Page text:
We now show that, given two nodes $i$ and $j$ of tree $T$, if a link of the protected path $PP_{i,j}$ fails then it is possible to reroute traffic through a backup path $BP_{i,j}$ without dropping any member of the multicast group. More formally, it is possible to transform a tree where a link has failed into a new tree $T'$ with the same total link weight by appending the backup path to the original tree.

Claim 1   Given a tree $T=(V_T, E_T)$, two nodes $i, j \in V_T$, the protected path $PP_{i,j}$, a backup path $BP_{i,j}$, and a link $b \in E_{PP_{i, j}}$, there exists a tree $T'=(V_{T'}, E_{T'})$ such that
  1. $V_{T'}=V_T \cup V_{BP_{i, j}}$
  2. $E_{T'}=\{E_T \cup E_{BP_{i, j}} \} \setminus \{b\}$
  3. $\sum\limits_{l \in E_{T'}}{w_{T', l}}=\sum\limits_{l \in E_{T}}{w_{T, l}}$

Proof:

Let $T_1=(V_{T_1}, E_{T_1})$ and $T_2=(V_{T_2}, E_{T_2})$ be the two smaller trees that result from the removal of link $b$ in tree $T$. Trees $T$ and $T_1$ are rooted at node $S$. Assume without loss of generality that $j \in V_{T_1}$ and $i \in V_{T_2}$. Let $i$ be the root of tree $T_2$. Trees $T_1$ and $T_2$ are link and node disjoint therefore the graph $T'=(V_T \cup V_{BP_{i, j}}, \{E_T \cup E_{BP_{i, j}} \} \setminus \{b\})$ which results from merging $T_1$ and $T_2$ via backup path $BP_{i,j}$ is a tree, hence (1) and (2). Let $S$ be the root of $T'$. The sum $\sum\limits_{l \in E_{T}}{w_{T, l}}$ is the total number of multicast hosts attached to all LERs of $T$. Similarly, the sum $\sum\limits_{l \in E_{T'}}{w_{T', l}}$ is the total number of multicast hosts attached to all LERs of $T'$. Since $V_{T'}=V_T \cup V_{BP_{i, j}}=V_T \cup (V_{BP_{i, j}} \setminus \{i, j\})$ and no multicast host is attached to a vertex of $V_{BP_{i, j}} \setminus \{i, j\}$, the numbers of multicast hosts attached to any LER of $T$ and $T'$ are the same, hence (3). $\Box$

Figure 3.3: Protection of a tree from a link failure on the protected path with a backup path. When link $b$ fails, multicast traffic that was using tree $T$ is rerouted to use tree $T'$ so that no multicast group member is dropped.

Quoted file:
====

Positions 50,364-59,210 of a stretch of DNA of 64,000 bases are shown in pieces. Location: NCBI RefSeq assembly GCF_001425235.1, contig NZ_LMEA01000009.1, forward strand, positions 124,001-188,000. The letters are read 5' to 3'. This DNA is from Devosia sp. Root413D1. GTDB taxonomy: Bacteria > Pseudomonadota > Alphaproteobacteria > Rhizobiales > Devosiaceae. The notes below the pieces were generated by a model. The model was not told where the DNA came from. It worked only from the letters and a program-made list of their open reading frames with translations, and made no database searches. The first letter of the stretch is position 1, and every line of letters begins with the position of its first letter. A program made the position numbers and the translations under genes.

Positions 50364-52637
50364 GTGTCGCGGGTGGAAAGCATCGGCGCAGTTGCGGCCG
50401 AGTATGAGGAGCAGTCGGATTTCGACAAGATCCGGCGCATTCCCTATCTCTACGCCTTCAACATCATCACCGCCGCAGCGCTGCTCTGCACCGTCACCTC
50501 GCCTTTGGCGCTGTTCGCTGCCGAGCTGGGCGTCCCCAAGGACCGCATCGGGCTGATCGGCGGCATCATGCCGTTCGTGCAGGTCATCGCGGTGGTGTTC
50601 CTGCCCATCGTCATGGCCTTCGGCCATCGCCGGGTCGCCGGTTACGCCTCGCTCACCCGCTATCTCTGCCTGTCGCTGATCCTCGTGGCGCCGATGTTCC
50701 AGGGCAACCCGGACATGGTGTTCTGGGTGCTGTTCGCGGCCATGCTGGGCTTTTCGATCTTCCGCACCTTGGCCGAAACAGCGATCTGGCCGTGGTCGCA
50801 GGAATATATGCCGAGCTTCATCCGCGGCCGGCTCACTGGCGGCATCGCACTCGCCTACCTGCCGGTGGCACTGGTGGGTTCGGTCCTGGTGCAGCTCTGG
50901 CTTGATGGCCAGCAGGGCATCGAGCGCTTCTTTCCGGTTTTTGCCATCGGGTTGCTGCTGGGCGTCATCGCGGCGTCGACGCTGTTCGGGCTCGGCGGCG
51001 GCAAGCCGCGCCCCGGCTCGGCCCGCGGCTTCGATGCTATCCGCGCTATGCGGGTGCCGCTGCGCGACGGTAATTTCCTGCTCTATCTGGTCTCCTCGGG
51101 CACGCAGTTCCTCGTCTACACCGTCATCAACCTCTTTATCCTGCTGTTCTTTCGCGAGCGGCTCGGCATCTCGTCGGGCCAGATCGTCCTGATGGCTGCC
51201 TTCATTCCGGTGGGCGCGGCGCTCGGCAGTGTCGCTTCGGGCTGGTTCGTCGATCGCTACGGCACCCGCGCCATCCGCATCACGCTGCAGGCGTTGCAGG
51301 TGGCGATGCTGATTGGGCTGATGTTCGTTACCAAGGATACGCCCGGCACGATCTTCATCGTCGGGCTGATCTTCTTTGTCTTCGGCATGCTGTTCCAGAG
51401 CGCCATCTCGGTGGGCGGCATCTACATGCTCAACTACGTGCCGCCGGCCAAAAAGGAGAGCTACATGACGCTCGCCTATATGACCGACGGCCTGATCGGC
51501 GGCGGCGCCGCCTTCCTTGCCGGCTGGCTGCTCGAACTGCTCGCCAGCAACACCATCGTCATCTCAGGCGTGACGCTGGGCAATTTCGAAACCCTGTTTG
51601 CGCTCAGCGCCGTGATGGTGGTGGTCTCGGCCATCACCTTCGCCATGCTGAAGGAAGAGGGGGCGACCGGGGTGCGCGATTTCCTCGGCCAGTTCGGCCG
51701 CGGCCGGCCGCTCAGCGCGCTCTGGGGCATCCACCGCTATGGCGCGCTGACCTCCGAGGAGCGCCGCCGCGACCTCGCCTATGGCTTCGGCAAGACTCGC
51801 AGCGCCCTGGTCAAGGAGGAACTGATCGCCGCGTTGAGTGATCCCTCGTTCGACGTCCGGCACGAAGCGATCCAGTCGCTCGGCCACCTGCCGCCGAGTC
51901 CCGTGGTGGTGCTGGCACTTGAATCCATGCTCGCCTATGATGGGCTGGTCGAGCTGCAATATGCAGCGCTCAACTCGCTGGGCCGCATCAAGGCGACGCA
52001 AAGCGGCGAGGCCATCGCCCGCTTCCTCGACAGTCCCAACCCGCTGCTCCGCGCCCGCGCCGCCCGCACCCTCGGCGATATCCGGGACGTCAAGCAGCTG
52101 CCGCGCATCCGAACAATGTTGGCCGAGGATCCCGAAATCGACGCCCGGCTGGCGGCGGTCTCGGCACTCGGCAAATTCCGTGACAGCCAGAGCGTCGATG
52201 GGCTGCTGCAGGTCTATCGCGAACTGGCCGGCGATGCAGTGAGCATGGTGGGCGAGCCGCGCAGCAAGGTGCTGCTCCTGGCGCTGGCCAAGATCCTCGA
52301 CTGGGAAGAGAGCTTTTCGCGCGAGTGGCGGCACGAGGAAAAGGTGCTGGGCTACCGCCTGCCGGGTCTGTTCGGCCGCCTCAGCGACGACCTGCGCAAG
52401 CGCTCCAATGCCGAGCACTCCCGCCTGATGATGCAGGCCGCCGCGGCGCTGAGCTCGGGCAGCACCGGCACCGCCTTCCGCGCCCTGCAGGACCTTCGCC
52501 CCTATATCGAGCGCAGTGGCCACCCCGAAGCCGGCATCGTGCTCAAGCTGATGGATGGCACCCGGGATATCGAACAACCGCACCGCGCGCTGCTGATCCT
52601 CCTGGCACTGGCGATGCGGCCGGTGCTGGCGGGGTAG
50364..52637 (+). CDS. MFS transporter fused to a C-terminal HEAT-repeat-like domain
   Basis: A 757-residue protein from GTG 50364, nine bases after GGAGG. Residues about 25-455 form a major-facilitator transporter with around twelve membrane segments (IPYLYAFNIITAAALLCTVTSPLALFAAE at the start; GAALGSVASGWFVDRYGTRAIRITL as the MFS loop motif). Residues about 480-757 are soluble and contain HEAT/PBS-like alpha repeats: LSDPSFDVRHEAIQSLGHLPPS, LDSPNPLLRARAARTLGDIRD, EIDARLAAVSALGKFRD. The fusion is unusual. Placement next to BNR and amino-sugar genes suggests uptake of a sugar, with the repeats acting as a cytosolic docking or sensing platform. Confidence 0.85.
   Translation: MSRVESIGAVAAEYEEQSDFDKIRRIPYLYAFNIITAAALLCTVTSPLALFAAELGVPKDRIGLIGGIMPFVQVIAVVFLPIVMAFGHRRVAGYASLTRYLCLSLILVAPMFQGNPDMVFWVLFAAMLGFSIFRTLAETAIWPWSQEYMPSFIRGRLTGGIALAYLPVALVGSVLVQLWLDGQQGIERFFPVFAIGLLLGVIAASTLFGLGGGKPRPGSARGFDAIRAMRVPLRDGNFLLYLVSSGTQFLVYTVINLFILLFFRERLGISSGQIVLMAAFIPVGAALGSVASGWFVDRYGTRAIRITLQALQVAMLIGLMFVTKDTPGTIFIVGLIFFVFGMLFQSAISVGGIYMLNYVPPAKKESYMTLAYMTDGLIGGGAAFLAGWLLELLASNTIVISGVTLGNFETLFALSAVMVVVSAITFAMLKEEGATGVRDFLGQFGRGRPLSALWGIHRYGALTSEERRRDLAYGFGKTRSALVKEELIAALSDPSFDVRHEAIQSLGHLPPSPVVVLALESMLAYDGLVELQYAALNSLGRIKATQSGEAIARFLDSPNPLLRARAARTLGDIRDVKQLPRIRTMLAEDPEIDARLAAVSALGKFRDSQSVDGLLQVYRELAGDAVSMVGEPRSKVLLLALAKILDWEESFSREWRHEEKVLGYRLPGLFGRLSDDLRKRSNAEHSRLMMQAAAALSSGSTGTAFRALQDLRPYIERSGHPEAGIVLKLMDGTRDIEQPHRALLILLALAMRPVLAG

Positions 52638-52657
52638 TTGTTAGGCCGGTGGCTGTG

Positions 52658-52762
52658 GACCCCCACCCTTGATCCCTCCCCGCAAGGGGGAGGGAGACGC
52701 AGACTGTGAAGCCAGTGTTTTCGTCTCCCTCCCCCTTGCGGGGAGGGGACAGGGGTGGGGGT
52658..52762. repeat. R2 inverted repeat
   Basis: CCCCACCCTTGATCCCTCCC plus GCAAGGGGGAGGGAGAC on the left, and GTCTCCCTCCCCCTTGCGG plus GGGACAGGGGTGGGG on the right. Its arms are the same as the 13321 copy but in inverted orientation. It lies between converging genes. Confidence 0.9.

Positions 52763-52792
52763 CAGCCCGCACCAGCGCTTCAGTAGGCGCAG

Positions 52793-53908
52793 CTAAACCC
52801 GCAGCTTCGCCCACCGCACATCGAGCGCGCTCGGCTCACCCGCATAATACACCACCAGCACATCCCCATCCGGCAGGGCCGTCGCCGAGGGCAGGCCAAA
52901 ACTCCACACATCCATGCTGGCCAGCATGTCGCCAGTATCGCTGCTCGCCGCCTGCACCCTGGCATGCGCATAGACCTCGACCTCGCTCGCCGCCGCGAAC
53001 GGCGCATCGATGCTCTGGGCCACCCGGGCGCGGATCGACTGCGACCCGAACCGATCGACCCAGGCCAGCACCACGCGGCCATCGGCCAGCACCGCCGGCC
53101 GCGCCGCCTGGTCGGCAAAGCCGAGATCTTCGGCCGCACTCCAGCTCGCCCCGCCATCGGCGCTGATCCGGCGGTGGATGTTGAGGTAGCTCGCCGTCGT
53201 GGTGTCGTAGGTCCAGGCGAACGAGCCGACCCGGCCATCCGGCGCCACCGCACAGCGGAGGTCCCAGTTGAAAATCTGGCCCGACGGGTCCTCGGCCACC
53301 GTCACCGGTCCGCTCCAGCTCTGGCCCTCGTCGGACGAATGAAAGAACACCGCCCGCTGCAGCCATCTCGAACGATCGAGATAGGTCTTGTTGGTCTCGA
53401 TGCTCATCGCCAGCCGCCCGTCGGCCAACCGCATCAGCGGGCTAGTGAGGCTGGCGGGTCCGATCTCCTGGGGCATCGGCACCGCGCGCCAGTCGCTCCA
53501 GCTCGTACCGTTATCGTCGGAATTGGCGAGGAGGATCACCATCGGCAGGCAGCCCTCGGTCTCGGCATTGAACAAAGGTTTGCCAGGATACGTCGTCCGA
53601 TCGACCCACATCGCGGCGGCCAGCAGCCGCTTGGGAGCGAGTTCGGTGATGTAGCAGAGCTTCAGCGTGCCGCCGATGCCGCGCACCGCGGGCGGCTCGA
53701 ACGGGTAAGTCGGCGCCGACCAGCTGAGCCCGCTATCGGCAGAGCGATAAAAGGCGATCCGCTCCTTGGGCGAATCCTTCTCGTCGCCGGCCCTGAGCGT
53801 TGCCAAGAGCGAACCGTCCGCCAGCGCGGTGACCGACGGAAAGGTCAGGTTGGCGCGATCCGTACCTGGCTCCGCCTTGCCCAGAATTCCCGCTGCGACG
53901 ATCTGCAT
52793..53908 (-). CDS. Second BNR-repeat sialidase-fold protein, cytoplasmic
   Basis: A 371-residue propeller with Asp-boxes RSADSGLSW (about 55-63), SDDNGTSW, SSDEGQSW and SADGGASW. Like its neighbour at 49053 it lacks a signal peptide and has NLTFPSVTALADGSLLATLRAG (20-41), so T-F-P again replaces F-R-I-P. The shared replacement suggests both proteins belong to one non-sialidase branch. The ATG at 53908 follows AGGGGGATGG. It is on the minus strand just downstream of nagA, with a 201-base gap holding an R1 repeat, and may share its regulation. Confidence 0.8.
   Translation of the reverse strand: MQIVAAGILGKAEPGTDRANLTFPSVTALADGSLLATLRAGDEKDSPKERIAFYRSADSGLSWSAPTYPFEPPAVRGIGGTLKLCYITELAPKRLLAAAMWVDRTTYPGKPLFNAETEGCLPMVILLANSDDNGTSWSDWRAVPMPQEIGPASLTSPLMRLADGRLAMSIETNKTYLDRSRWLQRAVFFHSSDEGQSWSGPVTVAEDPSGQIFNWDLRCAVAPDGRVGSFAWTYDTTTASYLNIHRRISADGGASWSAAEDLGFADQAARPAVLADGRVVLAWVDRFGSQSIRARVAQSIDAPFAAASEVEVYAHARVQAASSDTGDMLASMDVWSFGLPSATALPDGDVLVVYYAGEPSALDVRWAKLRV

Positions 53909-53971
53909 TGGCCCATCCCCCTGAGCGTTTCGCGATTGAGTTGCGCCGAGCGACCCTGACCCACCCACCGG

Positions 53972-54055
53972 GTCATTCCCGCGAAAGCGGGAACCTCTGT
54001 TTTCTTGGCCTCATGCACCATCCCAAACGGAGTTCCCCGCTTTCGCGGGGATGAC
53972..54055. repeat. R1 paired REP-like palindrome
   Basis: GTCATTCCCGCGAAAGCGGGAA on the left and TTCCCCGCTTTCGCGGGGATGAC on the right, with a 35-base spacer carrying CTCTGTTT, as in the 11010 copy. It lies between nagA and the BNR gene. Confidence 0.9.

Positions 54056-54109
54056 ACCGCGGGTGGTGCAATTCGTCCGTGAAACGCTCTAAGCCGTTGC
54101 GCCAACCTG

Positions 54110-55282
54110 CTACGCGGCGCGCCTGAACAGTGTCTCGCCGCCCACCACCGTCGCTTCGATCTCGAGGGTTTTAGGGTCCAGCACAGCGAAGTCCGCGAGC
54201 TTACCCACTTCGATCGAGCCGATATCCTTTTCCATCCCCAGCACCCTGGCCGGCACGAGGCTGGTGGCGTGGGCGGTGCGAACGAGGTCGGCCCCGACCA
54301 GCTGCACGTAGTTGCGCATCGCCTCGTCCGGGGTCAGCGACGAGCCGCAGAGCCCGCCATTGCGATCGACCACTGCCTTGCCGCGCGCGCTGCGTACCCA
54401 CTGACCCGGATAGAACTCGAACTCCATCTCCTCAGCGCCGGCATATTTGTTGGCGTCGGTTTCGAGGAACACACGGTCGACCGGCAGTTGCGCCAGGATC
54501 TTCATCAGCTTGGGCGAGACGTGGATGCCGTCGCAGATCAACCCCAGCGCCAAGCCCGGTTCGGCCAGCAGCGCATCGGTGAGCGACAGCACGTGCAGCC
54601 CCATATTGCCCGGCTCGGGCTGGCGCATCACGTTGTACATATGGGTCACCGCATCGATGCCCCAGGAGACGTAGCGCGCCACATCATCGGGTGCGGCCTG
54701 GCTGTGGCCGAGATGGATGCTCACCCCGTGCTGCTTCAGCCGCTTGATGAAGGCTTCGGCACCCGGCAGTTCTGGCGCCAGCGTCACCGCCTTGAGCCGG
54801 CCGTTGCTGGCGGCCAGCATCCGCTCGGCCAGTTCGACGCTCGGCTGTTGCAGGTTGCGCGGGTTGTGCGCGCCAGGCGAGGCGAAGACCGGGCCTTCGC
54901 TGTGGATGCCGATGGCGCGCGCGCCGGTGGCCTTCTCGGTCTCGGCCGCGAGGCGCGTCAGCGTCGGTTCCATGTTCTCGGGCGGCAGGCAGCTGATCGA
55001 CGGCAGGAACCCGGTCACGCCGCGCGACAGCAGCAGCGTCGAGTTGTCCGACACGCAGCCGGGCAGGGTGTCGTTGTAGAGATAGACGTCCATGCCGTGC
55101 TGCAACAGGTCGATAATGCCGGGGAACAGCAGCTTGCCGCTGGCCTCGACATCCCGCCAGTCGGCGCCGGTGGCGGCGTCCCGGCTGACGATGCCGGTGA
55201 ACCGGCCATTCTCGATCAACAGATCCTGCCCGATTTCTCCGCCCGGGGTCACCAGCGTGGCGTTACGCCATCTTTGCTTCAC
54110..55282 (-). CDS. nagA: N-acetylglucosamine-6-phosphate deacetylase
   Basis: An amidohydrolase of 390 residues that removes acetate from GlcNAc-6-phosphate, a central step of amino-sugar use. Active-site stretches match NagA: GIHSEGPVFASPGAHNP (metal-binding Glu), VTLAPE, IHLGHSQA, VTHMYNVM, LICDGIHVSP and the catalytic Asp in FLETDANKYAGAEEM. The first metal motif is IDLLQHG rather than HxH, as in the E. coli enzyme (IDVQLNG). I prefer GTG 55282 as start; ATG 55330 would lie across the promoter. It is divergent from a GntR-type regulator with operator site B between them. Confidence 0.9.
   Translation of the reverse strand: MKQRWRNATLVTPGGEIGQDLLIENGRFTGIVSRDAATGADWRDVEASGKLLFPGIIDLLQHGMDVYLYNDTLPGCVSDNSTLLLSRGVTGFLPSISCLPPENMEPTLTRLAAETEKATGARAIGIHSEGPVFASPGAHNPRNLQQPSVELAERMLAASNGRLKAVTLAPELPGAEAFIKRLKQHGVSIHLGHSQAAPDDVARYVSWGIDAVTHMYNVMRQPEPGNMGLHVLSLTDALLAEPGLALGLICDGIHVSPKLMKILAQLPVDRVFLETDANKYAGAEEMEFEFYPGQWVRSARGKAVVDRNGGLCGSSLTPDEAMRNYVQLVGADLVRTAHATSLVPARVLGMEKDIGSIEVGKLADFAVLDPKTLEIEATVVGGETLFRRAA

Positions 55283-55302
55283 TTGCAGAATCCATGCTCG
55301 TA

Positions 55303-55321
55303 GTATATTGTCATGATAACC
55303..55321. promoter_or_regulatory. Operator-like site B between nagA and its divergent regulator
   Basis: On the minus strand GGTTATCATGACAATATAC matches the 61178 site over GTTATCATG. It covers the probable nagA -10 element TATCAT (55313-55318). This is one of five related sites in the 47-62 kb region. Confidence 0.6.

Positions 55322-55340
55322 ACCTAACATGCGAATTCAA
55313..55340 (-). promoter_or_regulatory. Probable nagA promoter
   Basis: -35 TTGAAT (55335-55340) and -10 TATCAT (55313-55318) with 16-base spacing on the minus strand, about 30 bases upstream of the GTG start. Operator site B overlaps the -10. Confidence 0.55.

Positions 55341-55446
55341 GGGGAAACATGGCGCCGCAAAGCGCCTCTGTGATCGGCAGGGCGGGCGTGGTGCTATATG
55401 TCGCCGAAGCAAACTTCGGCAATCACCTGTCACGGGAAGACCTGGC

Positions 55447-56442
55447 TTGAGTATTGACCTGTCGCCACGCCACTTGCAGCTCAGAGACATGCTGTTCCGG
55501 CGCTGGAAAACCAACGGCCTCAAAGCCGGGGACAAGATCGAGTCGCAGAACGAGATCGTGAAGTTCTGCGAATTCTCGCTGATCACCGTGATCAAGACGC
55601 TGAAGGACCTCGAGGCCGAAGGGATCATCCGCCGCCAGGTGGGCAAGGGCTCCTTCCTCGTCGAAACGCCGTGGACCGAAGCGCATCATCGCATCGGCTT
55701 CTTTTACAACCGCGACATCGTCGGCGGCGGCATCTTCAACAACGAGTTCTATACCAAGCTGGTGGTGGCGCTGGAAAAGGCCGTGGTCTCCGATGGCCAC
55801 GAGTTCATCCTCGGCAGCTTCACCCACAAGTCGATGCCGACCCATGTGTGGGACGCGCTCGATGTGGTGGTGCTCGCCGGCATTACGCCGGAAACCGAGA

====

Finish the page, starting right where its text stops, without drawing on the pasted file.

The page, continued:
\includegraphics[width=\textwidth]{figures/tree_theorem1}

On a link failure in tree $T$ rooted at $S$, $T$ is split into two trees $T_1$ and $T_2$ as described above and all receivers in $T_2$ are disconnected from $S$. If a backup path $BP_{i,j}$ is inserted in $T$ (see Figure 3.3(a)), then when any link $b$ from the protected path $PP_{i,j}$ fails a new tree $T'$ replaces $T$ to carry multicast traffic and no receiver is dropped (see Figure 3.3(b)), thus improving the resilience of the tree as defined in the previous section.

Figure 3.4: Weight $w$ and metrics $tdrop$ and $adrop$ for all links of a sample tree. In this example, we assume that all seven links of the tree have the same failure rate ( $\forall l\in E, f_l=1$) and that each receiver is attached to one multicast group member.
\includegraphics[width=0.7\textwidth]{figures/drop_metrics}

Let $tdrop_l$ be the number of hosts attached to receivers that are dropped from tree $T$ when link $l \in E_T$ fails and no backup path is set up. Since $E_{lsub_T(l)}$ is the set that contains at the same time link $l$ and all links in the subtree of $T$ rooted at the node immediately downstream of $l$ with regards to $S$, then, by definition of $tdrop_l$:

\begin{displaymath}tdrop_l = \sum\limits_{k \in E_{lsub_T(l)}}{w_k}.\end{displaymath}

Similarly, we denote by $adrop_l$ the number of hosts attached to receivers that are dropped from the tree $T$ on the single failure of link $l$ or any link downstream of $l$ when no backup path is set up weighted by the link failure rates. By definition:

\begin{displaymath}adrop_l = \sum\limits_{k \in E_{lsub_T(l)}}{f_k tdrop_k}.\end{displaymath}

In Figure 3.4, we give the values of $w$, $tdrop$ and $adrop$ for all links on an example. In the following, we use metric $tdrop$ to formally define the resilience of a tree, and metric $adrop$ to speed up resilience computations.